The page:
The Transcendentalist

It is not to be denied that there must be some wide difference between my faith and other faith; and mine is a certain brief experience, which surprised me in the highway or in the market, in some place, at some time, – whether in the body or out of the body, God knoweth, – and made me aware that I had played the fool with fools all this time, but that law existed for me and for all; that to me belonged trust, a child’s trust and obedience, and the worship of ideas, and I should never be fool more. Well, in the space of an hour probably, I was let down from this height; I was at my old tricks, the selfish member of a selfish society. My life is superficial, takes no root in the deep world; I ask, When shall I die and be relieved of the responsibility of seeing a Universe which I do not use? (Emerson 253-254)

You will soon figure out that Transcendentalism, and especially New England Transcendentalism, is one of my major fields of interest. I came to love this field of study and, amongst others, its most famous representative, Ralph Waldo Emerson, during my masters degree. My love for the topic was definitely not love at first sight. It grew on me – a little bit at a time. Studying it was born out of necessity as a course on Emerson was the only one that fit into my overloaded university schedule. Due to personal issues, which had nothing to do with uni, it took me a while before I managed to write my paper on Emerson’s “Self-Reliance”. In the meantime, I came to like the lecturer and continued to do courses on American pragmatism, which is sometimes seen as a child of transcendentalism, and other early 20th century American Lit. When it was time to decide in which field I should specialise and write my thesis, I knew it had to include Emerson.

These days, I read an Emerson essay here and there to give me something to think about as he more and more appeals to my own inner struggles or thoughts. Many readers of Emerson think that he is a self-assured man, a rebel who just broke all his ties with his former life once he uncovered how rotten Denmark or in his case the Unitarian Church was. Not just this church but basically any institutionalised form of belief. But he is a struggling man and that’s one of the reasons why I think he is so appealing and convincing. Many of his fellow Transcendentalist have an air of eccentricity about them. Alcott in particular seems to most people to be nothing but a mere loser, who wasn’t able to provide for his family and was the reason why his world-famous daughter, Louisa May, not only struggled financially in spite of her immense success but also why she basically worked herself to death taking care of her father.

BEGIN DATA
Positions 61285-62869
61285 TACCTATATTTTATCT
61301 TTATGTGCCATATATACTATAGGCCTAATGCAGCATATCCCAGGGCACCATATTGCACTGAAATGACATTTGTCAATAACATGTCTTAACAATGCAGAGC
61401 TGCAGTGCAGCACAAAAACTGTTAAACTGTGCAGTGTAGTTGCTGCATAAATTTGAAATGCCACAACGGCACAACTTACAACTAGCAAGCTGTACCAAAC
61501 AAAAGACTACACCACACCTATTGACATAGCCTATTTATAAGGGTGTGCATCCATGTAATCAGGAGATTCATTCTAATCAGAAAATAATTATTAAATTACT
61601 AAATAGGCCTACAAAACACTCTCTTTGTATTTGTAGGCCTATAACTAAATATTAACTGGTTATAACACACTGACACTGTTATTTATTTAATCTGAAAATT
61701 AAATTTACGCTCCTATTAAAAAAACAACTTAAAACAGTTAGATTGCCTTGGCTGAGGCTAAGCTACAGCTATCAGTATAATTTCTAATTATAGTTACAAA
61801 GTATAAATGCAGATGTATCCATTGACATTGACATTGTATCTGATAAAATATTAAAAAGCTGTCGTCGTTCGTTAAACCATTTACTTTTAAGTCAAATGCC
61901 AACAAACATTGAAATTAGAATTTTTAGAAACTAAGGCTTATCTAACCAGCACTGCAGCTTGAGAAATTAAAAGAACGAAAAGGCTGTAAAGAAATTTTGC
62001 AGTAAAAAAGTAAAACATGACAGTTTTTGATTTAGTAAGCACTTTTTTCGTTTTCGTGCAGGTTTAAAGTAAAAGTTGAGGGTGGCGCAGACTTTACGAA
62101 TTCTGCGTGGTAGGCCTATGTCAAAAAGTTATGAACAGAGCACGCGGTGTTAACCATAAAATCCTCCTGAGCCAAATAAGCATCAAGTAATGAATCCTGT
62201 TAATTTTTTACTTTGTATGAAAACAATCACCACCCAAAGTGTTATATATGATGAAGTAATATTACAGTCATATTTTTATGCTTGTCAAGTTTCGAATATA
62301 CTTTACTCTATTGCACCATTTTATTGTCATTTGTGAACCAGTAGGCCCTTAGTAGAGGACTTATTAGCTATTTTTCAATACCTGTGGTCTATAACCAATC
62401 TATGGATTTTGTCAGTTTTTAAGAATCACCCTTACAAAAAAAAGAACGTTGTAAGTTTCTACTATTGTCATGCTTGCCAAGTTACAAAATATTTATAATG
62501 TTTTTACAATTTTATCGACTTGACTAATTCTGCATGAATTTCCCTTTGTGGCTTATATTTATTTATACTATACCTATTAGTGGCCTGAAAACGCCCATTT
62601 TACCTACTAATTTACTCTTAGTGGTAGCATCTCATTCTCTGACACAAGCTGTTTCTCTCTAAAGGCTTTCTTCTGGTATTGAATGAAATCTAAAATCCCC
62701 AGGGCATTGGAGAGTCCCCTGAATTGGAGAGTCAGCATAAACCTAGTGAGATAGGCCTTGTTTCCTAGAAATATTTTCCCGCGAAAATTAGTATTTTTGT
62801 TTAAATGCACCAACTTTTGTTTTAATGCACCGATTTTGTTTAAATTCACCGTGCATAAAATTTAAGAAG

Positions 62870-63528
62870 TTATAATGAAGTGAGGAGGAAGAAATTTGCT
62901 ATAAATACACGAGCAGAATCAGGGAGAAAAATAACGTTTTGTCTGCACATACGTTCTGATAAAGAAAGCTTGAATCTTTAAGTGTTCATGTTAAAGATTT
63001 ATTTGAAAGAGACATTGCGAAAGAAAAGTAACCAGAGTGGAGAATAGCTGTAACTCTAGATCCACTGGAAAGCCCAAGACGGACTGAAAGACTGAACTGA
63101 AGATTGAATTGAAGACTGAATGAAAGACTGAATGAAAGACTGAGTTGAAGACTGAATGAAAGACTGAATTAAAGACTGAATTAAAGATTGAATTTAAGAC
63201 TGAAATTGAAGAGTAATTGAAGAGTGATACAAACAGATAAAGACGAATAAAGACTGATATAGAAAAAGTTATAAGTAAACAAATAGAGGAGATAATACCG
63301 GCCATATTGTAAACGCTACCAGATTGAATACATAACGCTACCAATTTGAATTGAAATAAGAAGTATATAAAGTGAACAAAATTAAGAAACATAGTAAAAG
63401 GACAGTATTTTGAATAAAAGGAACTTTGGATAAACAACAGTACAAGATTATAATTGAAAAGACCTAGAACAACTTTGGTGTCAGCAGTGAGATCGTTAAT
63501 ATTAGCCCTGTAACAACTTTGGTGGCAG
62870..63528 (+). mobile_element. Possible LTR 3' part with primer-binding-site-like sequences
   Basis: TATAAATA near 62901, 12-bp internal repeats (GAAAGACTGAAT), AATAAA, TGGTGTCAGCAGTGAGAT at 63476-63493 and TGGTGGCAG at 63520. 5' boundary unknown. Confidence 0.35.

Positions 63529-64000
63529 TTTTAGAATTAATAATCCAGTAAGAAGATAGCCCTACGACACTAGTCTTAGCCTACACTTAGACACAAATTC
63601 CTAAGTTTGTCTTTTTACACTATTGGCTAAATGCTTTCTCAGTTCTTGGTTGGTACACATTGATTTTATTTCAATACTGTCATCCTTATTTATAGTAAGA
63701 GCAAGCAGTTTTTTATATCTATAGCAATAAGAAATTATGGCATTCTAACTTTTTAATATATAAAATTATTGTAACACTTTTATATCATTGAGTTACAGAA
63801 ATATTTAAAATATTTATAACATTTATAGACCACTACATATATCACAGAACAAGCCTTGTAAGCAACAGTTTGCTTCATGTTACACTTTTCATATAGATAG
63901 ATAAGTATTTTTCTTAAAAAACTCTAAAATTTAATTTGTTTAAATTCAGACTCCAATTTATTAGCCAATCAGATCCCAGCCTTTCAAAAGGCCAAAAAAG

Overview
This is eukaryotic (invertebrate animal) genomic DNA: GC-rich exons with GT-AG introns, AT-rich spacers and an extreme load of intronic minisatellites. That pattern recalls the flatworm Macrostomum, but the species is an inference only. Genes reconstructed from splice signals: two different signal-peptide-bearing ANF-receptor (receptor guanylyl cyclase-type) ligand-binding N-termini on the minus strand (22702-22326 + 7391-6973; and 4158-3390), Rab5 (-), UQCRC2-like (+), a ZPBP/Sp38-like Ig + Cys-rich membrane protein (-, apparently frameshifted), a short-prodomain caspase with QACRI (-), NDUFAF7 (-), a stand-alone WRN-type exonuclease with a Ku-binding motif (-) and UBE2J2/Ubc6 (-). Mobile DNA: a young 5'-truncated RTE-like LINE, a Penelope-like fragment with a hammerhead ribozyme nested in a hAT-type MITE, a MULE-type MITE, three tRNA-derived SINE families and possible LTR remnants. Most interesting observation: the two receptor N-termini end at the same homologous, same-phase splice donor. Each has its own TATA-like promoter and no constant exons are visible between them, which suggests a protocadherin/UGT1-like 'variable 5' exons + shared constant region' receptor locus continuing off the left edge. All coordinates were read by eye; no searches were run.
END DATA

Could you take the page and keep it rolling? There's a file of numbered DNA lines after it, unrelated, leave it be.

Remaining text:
However, Emerson in his essay “The Transcendentalist” not only refuses to give a clear-cut definition of the term transcendentalist but also uses this opportunity to show that society’s problems with people who choose a different way of living and thinking, has nothing really to do with that particular person, instead society is to blame. The main reason, I dare to claim, for the clashes between “common” folk and transcendentalists is that they work as a mirror and show us our own shortcomings:

They prolong their privilege of childhood in this wise; of doing nothing, but making immense demands on all the gladiators in the lists of action and fame.[…] Then these youths bring us a rough but effectual aid. By their unconcealed dissatisfaction they expose our poverty and the insignificance of man to man. (249-250)

These men dare to listen to a voice inside them, which is, according to Emerson, present in every single being but silenced by society’s demands. They don’t do nothing because they’re lazy, no goods, bums – they “stand in greater want of the labor […] but […] do not work like your work” (252-253). Why do something that you don’t feel any connection to, any passion for? Something that somebody else is way better at?!

Unfortunately, man is part of two worlds: the inner world (his soul, his thoughts) and the outer (society, family). And Emerson is definitely aware of this fact. He himself is a family man. Without shame he excludes himself from the group of brave men who dare to listen to their inner calling. This becomes obvious as he takes the position as mediator, interviewer and admirer.

Transcendentalists, as I said, fulfil the function of a mirror. Their thoughts aren’t necessarily new; they just need to be voiced time and again to remind mankind that there is a higher power at work. Remind mankind of alternatives, possibilities. To remind man that he is part of nature, of a universe.

But the thoughts which these few hermits strove to proclaim by silence as well as by speech, not only by what they did, but by what they forbode to do, shall abide in beauty and strength, to reorganize themselves in nature, to invest themselves anew in other, perhaps higher endowed and happier mixed clay than ours, in fuller union with the surrounding system. (258)

Emerson, Ralph Waldo. “The Transcendentalist”; Ralph Waldo Emerson: Nature and Selected Essays. Ed. Larzer Ziff. New York: Penguin Group, 2003. 239-258. Print.

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